Myanmar (Burma)

After taking some time off from traveling over the holidays, we just returned from a trip to Southeast Asia.  Although the pacing of that trip was such that we did not post during our travels, we have many stories to share.  Come along with us over the next few weeks as we sort through our photos and reminisce about these exotic lands of ancient kingdoms.

Our first stop was Myanmar.  Formerly known as Burma during British colonial times, the name was changed back to Myanmar in 1989.


Myanmar is slightly smaller than Texas, with a population of approximately 60 million.  There are over 135 ethnic groups speaking at least 19 separate languages – – explaining why uniting the country after independence from British colonial rule in 1948 has been an elusive goal.  Myanmar was virtually closed to the outside world during the totalitarian government of the military dictatorship which seized power in the early 1960’s, and has just recently begun the slow process of transitioning to democracy and opening to tourism.

We began our visit in the largest city, Yangon, with a population of around 6 million.  There are a few scattered villas belonging to the small upper class, but there is a great gap between the rich and the poor. Most of the housing is similar to that of many other developing countries, i.e. not so great.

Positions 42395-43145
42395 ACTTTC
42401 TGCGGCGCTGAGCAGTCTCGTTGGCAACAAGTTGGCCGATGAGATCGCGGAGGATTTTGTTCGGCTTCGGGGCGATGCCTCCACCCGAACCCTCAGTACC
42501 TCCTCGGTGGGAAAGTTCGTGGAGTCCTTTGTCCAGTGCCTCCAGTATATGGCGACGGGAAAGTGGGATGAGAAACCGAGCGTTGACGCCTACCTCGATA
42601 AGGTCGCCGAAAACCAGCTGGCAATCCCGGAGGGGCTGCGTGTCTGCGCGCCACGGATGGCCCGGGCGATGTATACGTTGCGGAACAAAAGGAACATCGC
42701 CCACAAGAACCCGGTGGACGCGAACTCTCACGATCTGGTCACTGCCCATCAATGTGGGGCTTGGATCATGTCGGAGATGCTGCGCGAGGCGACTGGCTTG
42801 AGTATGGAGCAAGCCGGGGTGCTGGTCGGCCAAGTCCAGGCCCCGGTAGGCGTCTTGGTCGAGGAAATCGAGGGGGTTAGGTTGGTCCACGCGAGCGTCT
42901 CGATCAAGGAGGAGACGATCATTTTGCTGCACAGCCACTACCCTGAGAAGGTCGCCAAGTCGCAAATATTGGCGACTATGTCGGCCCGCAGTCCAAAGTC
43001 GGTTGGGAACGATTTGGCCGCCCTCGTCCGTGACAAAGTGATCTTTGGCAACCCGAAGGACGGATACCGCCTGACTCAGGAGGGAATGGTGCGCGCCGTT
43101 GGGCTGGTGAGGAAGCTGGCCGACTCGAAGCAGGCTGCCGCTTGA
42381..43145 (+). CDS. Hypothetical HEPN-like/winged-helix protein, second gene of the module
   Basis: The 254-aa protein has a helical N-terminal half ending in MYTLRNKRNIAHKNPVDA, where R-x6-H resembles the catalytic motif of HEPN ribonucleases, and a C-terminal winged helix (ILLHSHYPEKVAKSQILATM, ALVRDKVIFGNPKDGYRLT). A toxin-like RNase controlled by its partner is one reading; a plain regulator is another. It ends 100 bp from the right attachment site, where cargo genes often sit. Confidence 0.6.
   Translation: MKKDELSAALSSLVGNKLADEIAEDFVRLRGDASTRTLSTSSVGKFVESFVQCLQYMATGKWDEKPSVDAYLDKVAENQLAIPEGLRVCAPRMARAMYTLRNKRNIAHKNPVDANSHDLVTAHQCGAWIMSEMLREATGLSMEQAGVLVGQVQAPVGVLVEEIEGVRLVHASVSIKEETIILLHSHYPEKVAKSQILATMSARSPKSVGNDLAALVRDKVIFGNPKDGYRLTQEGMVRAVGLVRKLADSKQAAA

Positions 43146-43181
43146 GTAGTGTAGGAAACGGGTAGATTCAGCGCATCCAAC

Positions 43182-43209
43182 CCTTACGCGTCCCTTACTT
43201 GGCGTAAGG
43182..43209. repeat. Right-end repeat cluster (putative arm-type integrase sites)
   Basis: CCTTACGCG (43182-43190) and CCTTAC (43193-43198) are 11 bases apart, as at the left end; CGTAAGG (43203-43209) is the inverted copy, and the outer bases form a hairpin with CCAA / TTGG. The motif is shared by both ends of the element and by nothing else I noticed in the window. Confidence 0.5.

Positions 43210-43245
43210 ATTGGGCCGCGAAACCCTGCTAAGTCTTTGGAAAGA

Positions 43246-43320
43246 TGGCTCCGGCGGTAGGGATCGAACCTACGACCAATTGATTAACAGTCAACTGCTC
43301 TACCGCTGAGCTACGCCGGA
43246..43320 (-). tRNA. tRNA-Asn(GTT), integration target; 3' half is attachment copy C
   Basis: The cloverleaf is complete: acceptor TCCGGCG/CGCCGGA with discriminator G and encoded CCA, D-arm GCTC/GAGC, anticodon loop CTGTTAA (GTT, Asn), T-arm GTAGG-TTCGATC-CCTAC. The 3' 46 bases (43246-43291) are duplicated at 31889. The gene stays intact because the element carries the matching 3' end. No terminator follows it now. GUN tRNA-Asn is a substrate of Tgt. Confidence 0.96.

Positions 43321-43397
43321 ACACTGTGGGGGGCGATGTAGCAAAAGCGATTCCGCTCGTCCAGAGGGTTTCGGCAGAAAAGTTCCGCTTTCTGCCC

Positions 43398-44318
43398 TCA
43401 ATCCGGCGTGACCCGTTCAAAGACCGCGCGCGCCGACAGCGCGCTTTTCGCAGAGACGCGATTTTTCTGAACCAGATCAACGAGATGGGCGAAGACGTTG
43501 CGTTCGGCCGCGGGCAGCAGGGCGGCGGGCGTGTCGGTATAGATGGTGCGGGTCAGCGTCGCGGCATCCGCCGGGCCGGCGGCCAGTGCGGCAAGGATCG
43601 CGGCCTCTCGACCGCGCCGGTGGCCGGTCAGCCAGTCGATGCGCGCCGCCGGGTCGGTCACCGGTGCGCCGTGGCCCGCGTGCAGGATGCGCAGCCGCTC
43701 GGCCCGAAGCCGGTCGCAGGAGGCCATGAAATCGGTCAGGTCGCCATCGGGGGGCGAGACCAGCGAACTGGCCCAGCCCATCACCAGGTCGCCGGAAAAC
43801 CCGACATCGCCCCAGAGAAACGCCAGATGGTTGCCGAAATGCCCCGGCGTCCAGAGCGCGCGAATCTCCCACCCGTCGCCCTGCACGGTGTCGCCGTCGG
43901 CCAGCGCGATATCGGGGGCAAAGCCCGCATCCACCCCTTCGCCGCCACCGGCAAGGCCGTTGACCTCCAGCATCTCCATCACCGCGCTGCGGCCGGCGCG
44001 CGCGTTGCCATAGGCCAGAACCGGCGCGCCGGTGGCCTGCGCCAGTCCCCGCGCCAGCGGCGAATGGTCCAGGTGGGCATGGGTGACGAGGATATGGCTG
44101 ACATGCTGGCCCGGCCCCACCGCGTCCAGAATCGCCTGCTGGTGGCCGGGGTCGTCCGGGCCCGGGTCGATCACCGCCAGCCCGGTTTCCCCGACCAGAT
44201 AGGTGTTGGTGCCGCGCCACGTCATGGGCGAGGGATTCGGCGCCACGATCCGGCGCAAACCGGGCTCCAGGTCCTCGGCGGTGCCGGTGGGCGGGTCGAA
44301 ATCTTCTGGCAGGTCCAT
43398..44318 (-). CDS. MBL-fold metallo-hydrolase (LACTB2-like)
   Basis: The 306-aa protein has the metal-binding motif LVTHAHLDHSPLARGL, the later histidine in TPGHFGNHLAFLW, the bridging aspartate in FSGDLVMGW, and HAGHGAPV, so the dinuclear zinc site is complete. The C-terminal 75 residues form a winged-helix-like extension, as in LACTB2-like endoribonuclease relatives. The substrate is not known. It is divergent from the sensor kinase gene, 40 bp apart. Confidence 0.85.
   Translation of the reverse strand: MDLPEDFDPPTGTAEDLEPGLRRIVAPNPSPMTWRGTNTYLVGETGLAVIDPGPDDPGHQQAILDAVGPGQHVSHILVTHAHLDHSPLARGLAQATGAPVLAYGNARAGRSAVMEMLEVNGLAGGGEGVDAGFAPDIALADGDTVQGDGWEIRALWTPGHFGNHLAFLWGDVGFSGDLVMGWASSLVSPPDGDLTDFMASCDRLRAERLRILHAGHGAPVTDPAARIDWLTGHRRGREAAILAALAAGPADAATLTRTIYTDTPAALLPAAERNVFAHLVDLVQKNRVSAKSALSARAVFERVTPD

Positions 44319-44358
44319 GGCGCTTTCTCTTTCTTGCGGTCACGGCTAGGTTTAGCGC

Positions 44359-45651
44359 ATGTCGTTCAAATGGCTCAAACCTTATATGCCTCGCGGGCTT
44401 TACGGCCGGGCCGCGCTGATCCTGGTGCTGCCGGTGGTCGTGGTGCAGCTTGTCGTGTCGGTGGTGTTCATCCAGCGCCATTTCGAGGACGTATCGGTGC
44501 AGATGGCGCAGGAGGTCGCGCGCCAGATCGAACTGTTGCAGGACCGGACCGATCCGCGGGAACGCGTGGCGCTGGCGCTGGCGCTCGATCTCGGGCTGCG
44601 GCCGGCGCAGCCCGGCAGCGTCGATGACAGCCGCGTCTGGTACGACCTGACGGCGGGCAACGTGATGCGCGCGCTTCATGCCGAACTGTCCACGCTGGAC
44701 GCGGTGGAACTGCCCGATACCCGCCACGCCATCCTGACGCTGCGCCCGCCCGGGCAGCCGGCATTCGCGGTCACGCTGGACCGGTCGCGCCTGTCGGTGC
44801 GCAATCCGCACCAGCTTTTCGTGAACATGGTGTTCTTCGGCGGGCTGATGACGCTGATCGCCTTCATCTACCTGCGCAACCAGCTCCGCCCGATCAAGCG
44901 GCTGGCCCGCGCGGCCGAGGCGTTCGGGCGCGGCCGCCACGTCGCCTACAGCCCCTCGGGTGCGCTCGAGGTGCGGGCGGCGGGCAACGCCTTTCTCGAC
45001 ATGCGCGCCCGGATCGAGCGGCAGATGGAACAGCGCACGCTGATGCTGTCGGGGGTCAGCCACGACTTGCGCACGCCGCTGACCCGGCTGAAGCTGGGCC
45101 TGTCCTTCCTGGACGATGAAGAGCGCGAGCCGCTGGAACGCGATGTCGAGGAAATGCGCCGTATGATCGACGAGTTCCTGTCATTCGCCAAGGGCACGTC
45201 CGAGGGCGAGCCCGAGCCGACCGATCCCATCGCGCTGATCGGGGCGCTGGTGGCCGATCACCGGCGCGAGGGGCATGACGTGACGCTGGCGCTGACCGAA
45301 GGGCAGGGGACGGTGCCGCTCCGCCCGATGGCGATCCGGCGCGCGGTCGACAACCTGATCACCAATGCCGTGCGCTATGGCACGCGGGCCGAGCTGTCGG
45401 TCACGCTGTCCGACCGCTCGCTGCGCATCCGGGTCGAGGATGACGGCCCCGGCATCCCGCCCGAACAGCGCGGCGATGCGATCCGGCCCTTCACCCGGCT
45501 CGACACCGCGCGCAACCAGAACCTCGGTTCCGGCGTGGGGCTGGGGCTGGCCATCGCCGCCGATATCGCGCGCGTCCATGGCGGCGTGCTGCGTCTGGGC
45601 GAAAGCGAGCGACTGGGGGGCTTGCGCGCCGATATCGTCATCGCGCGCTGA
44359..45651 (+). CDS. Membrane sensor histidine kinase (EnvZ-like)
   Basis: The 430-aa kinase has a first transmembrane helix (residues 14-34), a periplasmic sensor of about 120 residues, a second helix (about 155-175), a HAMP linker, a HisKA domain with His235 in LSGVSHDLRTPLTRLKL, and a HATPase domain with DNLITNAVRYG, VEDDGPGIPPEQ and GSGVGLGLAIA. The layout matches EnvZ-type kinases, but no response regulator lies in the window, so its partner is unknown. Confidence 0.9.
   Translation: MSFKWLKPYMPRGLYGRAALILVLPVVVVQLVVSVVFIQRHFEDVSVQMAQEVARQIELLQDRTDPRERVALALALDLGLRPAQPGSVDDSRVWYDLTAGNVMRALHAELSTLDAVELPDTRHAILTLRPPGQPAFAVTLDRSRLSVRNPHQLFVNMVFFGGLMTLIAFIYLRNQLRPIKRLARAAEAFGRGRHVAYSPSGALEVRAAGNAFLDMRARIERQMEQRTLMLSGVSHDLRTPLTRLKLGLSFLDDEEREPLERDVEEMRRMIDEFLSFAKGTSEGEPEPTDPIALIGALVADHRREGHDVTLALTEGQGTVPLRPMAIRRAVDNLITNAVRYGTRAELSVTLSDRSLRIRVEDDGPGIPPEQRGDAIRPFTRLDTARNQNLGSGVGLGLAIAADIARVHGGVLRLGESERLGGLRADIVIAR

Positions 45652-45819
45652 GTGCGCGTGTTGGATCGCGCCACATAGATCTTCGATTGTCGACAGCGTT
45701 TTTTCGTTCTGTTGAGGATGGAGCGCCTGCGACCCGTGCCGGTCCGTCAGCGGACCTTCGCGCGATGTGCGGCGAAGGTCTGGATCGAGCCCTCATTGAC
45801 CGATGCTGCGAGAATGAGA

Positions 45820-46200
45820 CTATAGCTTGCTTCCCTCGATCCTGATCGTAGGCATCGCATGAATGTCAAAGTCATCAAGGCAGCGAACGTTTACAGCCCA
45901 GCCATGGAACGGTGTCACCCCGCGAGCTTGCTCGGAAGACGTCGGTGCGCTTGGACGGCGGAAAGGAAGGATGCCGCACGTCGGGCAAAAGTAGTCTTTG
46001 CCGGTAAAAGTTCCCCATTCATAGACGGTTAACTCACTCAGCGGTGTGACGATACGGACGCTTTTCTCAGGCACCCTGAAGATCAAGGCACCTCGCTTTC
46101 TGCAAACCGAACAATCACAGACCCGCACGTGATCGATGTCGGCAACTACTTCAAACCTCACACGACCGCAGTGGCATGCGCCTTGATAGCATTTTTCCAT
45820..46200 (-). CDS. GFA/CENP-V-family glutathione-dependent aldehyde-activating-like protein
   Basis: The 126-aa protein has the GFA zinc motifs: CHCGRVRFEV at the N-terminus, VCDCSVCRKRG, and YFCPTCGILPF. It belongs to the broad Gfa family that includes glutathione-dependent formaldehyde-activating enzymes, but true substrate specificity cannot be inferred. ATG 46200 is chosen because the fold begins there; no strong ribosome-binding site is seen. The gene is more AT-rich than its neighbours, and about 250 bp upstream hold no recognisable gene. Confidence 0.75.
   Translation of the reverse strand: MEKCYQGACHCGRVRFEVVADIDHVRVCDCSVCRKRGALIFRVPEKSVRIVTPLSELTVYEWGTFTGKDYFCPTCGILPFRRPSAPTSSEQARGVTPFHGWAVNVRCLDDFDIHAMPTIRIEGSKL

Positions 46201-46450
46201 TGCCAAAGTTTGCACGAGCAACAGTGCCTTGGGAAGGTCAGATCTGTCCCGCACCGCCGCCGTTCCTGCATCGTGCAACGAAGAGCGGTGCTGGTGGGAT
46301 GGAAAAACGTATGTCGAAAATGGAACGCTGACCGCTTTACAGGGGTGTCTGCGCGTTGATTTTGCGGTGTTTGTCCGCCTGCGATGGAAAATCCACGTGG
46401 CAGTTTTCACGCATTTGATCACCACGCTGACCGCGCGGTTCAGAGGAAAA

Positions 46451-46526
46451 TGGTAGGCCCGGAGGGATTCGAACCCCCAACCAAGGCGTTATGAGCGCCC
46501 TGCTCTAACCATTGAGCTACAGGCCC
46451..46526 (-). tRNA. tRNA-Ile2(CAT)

Running water is not available in many areas, and we witnessed the daily water gathering at a village just across the river from the city center.


Buddhism is the dominant religion, and pagodas are seen everywhere.  Many are “over the top” in scale or treasure.  For example, the reclining Buddha at Chaukhtatgyi Pagoda is over 200 feet long!



The Shwedagon Pagoda, often called the Golden Pagoda, dominates the city skyline with its grandeur.  The pagoda was started in the 6th century, and has been enlarged over the years.  Containing relics of the past four Buddhas, it is a major pilgrimage site.  The golden color is especially beautiful at sunset.  And that color is not paint, but real gold, upwards of 60 tons of solid gold plates!


Still trying to fathom that amount of gold, we prepared to leave Yangon.  Our next stop in Myanmar will be Bagan, “city of a million pagodas.”  Stay tuned.







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